That professional athletes use guided visualization and other Mind Power techniques to increase their level of performance is nothing new. In a previous Topic of the Month (see index) I wrote about basketball legend Michael Jordan’s method. He claims he spent as much time off court practicing making shots in his mind as he did on court. «I practice in my mind being in a pressured situation and making the game winning shot,» he said after winning game one of the NBA finals several years with ago, with a brilliant shot with less than ten seconds left in the game.

But that athletes also use the same method to heal themselves from injuries and illness is not so well known.

42096444 - fit young woman jogging outdoors. female athlete on morning run with bright light.Thérèse Brisson was sidelined with broken ribs while she was preparing for the Winter Olympics last season. The painful injury meant that the captain of the women’s national team couldn’t practice with her team. Yet she did practice — in her mind. «I was able to maintain my mental edge by practicing every day in my head,» she says. «I’d go through all my moves and game situations. I would picture how things looked, how they sounded and felt.»

When she came back from the injury, she was ready to play, and she credits her mental efforts for being able to help her team win the silver medal at the Nagano Games. She also claims it helped her to heal quicker.

«Athletes tend to be fast healers, partly because of their positive outlook,» says Gregg Westwood, a somatic psychotherapist at the Naropa Institute in Boulder, Colorado. Mario Lemieux healed himself from Hodgkin’s disease, Jerry Rice and Steffi Graf from knee injuries, Eric Davis from colon cancer, and these are just four of hundreds of documented cases.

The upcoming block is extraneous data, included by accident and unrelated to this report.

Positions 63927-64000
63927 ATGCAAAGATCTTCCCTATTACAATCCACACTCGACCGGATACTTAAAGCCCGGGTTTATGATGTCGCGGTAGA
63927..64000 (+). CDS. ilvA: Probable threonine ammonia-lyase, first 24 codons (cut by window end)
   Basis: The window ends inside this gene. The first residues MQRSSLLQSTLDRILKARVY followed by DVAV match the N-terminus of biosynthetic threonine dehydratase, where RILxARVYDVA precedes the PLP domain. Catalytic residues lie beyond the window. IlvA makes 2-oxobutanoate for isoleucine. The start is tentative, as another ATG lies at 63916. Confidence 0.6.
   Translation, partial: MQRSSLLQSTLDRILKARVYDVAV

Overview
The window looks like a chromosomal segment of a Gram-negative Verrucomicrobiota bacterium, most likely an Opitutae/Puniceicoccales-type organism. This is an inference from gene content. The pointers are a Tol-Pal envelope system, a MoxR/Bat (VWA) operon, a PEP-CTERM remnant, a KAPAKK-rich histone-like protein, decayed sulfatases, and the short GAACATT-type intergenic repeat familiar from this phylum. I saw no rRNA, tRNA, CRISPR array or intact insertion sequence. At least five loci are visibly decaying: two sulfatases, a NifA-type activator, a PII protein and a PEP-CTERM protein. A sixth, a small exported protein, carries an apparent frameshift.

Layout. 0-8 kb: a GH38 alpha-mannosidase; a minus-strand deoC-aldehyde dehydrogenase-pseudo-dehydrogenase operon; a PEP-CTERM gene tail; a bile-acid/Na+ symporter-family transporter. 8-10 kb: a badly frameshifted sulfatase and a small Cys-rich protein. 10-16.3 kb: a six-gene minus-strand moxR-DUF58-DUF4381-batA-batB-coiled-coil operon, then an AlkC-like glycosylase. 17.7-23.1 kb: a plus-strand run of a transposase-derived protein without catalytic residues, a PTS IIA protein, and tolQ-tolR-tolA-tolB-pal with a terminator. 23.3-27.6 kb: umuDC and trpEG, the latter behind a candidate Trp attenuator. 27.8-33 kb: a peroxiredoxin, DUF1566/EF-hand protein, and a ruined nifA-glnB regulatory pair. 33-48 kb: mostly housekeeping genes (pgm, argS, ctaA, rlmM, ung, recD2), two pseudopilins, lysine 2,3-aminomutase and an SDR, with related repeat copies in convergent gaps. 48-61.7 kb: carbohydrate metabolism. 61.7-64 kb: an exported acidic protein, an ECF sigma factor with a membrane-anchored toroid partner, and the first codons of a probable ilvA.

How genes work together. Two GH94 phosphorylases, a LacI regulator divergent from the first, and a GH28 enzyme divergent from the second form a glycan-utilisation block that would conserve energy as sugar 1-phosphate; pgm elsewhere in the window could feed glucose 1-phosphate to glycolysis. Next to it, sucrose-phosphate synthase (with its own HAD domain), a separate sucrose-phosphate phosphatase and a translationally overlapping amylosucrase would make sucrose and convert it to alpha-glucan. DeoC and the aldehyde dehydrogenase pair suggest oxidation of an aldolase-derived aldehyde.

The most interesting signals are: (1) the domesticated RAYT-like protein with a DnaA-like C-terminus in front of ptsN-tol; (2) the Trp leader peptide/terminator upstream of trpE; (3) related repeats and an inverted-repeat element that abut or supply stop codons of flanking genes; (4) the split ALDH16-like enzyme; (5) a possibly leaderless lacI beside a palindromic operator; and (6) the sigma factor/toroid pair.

Herbert Benson, Associate Professor of Medicine at Harvard Medical School, says, «What patients believe, think and feel has profound effects on the body. Thoughts and emotions are 50 to 90 percent effective in most conditions.»

Besides injury and illness, athletes also use imagery to block out pain during competition. Figure skater Elvis Stojko went into deep focus to block pain from a groin injury and won a silver medal at last year’s Olympics. Kerri Strug, the tiny gymnast who would endear herself to millions with her bravery, produced a perfect vault on a badly sprained ankle to give the U.S. a gold medal in the 1996 Olympics.

Gymnast Janine Rankin used imagery to ease chronic back pain. «I didn’t know much about the biology of my injury, but I knew that I needed oxygenated blood circulating through troubled areas, so I imagined it going through the heart and through the inflammation of my back and the troubled areas,» she says. «I pictured the inflammation breaking up and getting carried away.» It worked almost immediately and gave her more energy to compete and train.

This can work for anyone. Not just athletes but anyone who regularly works with their mind. Check out the chapter on ‘Healing Yourself’ in Mind Power Into the 21st Century and two excellent tapes, The Health and Healing Seminar and Healing Yourself, both available on this website.

Every organ, cell, tissue, and muscle in our body is receptive to the thoughts we entertain within. Health is our greatest gift. Use positive thoughts and imagery to maintain your health, and to assist you in healing.